Thursday, August 09, 2007

A Visit to the National Archaeological Museum of Greece

Historical materialism and more

Two things stand out about this museum, 1) is how concise and point-on are the write-ups on Greek history manifested in the displays and 2) how everything is tightly woven eg the Greek myths, Gods, and philosophy and the economic, social and political development of what at one time evolved into and devolved from the Greek empire.

For example there is prominently near the entry a take on Socrates which said that Socrates broke with the subjective philsophers of the past, who tried to define man in terms of the Gods and the myths, into a philosophy of what is man's purpose, e.g. the "good life", or, perhaps more precisely per Aristotle, the moral life.

There was a clear path of development in the art and the history of man, from the pre-state day to the creation of the state. The creation of the state then meant, dialectically, the development of the individual. Works (statues, potteries, bronzes) become less derivative of Egyptian works (become more clearly 'classical') and were signed by the artist.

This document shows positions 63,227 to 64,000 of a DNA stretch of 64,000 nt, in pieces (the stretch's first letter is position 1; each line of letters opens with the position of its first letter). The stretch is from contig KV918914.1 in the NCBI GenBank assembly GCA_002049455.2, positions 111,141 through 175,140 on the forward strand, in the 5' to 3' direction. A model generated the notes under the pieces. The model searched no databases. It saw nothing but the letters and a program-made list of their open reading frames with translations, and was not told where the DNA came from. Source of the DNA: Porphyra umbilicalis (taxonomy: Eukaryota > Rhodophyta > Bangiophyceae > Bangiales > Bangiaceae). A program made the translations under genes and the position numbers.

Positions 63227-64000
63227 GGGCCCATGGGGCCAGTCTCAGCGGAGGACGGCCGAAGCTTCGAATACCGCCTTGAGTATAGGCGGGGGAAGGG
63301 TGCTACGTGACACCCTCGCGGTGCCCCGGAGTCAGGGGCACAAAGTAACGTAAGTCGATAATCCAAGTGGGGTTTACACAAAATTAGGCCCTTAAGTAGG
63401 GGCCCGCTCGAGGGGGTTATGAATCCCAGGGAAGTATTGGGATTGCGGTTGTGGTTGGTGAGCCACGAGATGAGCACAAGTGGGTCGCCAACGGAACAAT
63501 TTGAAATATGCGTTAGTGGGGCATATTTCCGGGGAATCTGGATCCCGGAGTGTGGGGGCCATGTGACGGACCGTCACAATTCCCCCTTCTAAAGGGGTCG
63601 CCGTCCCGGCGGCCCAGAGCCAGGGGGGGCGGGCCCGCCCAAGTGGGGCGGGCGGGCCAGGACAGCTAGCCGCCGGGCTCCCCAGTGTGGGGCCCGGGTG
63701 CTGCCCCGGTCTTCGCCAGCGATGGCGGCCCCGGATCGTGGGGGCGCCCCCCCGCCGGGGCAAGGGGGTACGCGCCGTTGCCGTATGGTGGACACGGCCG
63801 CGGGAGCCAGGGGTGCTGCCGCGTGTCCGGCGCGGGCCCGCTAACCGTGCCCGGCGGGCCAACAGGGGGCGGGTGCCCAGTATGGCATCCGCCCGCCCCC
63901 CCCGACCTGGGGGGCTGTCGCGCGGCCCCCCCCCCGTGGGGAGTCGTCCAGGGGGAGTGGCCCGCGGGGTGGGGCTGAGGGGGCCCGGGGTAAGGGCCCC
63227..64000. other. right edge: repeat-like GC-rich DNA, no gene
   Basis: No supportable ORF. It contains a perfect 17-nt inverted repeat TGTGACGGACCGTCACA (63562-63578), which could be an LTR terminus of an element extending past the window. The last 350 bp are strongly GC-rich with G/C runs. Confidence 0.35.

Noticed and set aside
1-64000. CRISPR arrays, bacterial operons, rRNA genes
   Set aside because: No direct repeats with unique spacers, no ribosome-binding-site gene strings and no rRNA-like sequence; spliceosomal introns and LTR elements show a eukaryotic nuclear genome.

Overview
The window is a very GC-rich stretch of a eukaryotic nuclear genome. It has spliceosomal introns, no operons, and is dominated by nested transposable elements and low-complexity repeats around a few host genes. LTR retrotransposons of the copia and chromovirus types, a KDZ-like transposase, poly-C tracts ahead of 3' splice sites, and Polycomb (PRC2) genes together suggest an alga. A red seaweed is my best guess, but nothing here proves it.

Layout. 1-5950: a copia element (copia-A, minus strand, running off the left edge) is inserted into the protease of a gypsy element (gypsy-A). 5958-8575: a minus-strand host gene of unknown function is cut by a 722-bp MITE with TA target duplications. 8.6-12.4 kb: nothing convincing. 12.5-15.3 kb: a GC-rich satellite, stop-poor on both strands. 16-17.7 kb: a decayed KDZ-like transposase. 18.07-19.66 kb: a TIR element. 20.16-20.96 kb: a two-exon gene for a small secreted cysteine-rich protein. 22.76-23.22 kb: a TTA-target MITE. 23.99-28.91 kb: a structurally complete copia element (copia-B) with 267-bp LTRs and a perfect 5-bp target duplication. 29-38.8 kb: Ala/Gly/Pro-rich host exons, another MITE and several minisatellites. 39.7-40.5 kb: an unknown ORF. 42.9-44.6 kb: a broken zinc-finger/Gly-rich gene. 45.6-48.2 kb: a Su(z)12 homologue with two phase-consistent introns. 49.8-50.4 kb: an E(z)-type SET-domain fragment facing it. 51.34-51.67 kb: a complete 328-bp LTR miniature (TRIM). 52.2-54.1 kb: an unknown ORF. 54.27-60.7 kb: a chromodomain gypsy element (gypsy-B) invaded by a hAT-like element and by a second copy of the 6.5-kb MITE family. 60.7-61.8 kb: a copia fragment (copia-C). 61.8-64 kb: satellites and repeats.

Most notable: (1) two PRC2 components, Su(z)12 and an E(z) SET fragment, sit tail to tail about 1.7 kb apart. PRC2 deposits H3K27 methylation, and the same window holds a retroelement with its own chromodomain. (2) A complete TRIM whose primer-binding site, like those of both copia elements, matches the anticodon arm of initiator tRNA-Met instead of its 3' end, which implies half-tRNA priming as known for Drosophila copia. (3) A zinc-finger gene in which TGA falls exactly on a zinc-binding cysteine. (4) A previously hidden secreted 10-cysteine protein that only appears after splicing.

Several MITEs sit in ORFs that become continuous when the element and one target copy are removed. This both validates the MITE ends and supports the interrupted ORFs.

The exhibit narratives were clear that societies developed through material advancement. The creation of cities allowed the stronger family unit which helped to allow material needs to be met. Once the cities had met their needs they looked elsewhere to "expand markets". This allowed the flourishing and cross-fertilization of art and culture in the region.

The creation of the nation-state and "the path to democracy" in 500 BC, led through the 'inevitable stage of dictatorship". The tyrants had to balance the classes to keep peace in the kingdom; these classes consisted of 1) the nobility and the recent urban rich and 2) those living in the rural areas. This balance required giving a vote to all "freely born" peoples.

Technological advancement manifested itself in the arts, as well as in state-craft and commerce. It is only when humility is forgotten that ego and over-reach foretell a decline.